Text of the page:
What are they, how are they formed and types of waves


We all like to go to the beach and enjoy the good weather, sunbathe and take a good bath. However, on days with strong wind, the waves prevent us from taking that refreshing bath. Surely you have ever thought about how those endless waves that never end, but you do not know why or what the waves really are.

Do you want to know what the waves of the sea are and how they are formed?

What is a wave?

the waves are ripples

A wave is nothing more than a ripple of water that is on the surface of the sea. They are capable of traveling many kilometers over the sea and, depending on the wind, they do so at a higher or lower speed. When the waves reach the beach, they break and finish their cycle.


micro waves reaching the beach

Although it is often thought that waves are caused by the action of the wind, this goes even further. The real producer of a wave is not the wind, but the Sun. It is the Sun that heats the Earth's atmosphere, but it does not make it uniform all over. That is, some sides of the Earth get hotter from the action of the Sun than others. When this happens, the atmospheric pressure keeps changing. Places where the air is warmer, the atmospheric pressure is higher and zones of stability and good weather are created, where anticyclones predominate. On the other hand, when an area is not so hot from the Sun, the atmospheric pressure is lower. This causes the winds to form in a more pressure-less pressure direction.

The wind dynamics of the atmosphere work in a similar way to that of water. The fluid, in this case the wind, tends to go from where there is more pressure to where there is less. The greater the pressure difference between one area and another, the more wind will blow and give rise to storms.

When the wind begins to blow and it does so affecting the surface of the sea, the air particles brush against the water particles and small waves begin to form. These are called capillary waves and they are nothing more than small waves only a few millimeters long. If the wind blows several kilometers away, the capillary waves grow larger and lead to larger waves.

Factors involved in its formation

waves inside the sea

There are several factors that can condition the formation of a wave and its size. Evidently, stronger winds generate higher waves, but you also have to take into account the speed and intensity of the action of the wind and the time that it remains at a stable speed. Other factors that condition the formation of different types of waves are the affected area and depth. As the waves get closer to the shore, they move more slowly because there is less depth, while the crest increases in height. The process continues until the raised area moves faster than the underwater part, at which point the movement destabilizes and the wave breaks.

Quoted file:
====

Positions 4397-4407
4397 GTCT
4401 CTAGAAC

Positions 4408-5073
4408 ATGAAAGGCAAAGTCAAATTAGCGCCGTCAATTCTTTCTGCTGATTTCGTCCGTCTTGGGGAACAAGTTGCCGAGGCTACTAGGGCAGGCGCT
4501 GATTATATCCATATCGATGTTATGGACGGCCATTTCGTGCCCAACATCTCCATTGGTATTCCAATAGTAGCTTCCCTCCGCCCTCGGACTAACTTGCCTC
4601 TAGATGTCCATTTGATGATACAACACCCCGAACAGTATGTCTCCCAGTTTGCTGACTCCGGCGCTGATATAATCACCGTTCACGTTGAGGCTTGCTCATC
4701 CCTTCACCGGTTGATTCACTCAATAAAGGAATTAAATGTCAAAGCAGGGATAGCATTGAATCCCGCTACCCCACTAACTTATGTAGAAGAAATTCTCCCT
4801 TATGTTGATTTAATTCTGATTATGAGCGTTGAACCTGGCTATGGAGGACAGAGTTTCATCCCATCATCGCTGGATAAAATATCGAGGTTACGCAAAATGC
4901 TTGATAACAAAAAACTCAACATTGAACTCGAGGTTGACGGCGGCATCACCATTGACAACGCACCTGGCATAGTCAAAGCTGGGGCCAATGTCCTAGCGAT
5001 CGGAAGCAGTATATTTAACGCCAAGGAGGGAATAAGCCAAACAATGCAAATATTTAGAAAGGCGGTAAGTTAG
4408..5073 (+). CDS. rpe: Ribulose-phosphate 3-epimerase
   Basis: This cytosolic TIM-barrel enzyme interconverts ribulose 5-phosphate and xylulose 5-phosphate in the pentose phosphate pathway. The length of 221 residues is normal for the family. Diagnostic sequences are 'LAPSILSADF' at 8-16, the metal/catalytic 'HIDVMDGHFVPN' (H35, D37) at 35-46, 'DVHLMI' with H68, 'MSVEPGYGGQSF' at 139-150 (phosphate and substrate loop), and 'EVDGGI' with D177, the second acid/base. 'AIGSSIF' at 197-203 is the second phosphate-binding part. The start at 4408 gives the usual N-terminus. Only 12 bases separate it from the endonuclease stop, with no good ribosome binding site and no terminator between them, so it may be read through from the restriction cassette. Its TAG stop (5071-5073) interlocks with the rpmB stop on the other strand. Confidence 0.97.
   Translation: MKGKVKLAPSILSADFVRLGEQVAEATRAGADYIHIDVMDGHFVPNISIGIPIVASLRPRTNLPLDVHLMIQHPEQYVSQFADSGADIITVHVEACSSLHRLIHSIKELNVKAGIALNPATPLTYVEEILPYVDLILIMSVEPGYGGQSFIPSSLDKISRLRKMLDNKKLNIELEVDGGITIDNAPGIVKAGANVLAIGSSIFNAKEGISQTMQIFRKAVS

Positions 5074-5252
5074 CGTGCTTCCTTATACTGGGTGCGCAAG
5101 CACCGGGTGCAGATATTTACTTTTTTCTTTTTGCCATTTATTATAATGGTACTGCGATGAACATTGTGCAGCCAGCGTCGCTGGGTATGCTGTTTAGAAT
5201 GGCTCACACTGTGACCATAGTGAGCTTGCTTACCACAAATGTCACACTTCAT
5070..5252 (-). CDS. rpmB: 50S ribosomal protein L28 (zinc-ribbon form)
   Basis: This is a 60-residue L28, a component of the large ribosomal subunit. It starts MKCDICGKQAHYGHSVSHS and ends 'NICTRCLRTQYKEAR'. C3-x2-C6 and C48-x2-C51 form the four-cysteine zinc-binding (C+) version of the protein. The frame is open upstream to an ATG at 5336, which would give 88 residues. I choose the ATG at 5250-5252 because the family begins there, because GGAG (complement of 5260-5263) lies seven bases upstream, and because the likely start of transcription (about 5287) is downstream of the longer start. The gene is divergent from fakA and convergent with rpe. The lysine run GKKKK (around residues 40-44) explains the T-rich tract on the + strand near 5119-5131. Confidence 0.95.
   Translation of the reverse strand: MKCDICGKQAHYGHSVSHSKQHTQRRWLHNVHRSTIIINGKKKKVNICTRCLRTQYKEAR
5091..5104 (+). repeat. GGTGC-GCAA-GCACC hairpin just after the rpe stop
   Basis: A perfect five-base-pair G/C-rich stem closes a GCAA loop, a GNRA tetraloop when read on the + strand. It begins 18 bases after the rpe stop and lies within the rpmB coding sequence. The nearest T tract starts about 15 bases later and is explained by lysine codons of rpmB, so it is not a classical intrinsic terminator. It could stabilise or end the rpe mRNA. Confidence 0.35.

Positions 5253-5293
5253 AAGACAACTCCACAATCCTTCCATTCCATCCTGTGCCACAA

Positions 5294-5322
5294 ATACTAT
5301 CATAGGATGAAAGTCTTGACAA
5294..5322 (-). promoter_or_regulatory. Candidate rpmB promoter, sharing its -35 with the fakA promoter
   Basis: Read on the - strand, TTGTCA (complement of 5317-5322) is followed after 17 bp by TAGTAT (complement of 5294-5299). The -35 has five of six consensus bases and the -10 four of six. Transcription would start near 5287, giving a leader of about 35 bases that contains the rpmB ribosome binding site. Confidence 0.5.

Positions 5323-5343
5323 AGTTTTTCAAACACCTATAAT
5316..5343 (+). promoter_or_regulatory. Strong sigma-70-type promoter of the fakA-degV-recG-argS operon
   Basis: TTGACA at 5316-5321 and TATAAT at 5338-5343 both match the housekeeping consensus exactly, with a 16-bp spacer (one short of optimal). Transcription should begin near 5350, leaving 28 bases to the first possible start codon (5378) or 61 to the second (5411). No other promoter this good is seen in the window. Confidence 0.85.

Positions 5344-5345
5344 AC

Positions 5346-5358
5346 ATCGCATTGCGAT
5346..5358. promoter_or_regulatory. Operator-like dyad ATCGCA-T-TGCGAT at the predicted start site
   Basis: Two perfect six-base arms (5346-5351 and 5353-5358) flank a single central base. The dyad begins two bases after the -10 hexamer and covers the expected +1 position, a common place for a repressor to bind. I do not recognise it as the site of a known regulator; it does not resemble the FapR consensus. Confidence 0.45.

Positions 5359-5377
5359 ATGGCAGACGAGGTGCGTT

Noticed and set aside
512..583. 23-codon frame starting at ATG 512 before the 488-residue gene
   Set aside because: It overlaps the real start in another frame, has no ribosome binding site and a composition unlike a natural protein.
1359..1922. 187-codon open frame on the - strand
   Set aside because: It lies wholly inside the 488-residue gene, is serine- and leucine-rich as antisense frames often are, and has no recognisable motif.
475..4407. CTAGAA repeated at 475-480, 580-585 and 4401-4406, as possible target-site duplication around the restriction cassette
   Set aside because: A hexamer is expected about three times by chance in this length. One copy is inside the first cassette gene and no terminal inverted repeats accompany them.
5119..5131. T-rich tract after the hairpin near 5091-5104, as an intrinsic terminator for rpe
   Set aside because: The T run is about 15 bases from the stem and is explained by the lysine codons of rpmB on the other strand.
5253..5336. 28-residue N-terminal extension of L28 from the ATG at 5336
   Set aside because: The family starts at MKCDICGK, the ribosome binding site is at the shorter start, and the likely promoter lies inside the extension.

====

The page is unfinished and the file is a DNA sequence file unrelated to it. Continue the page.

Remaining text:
There are other types of waves that are lower and rounded that are formed by the difference in pressure, temperature and salinity of the adjacent areas. These differences cause the waters to move and give rise to currents that form small waves. This is called sea ​​waves background.

The most common waves that we see on the beach usually have a height between 0,5 and 2 meters and lengths between 10 and 40 meters, although there are waves that can reach 10 and 15 meters in height.

Another way to produce


There is another natural process that also gives rise to the formation of waves and it is not the wind. It's about earthquakes. Earthquakes are geological processes that, if they occur in the maritime zone, can form gigantic waves called tsunamis.

When an earthquake occurs at the bottom of the sea, the sudden change that occurs on the surface causes waves of hundreds of kilometers to be generated around that area. These waves are moving at incredibly fast speeds through the ocean, reaching 700km / h. This speed can be compared to that of a jet airplane.

When the tidal waves are far from shore, the waves move a few meters high. It is when it approaches the coast when they rise between 10 and 20 meters in height and are authentic mountains of water that impact on the beaches and cause serious damage to the surrounding buildings and all the infrastructures in the area.

Tsunamis have caused numerous disasters throughout history. For this reason, many scientists study the types of waves that form in the sea in order to make the coast safer and, in addition, to be able to take advantage of the large amount of energy released in them to generate electricity as a renewable process.

Types of waves

There are several types of waves depending on the strength and height they have:

  • Free or oscillating waves. These are waves that are found on the surface and that are due to variations in sea level. In them the water does not advance, it only describes a turn when going up and down almost in the same place where the rise of the wave originated.

oscillating waves

  • Translation waves. These waves occur close to shore. When they advance they touch the seabed and end up crashing with the coastline forming a lot of foam. When the water returns again the hangover forms.

translation waves

  • Forced waves. These are produced by the violent action of the wind and can be very high.

forced waves

As a consequence of global warming, the sea level is rising and the waves will increasingly damage the coast. For this reason, it is essential to know as much as possible about the dynamics of the waves to make our coasts a safer place.

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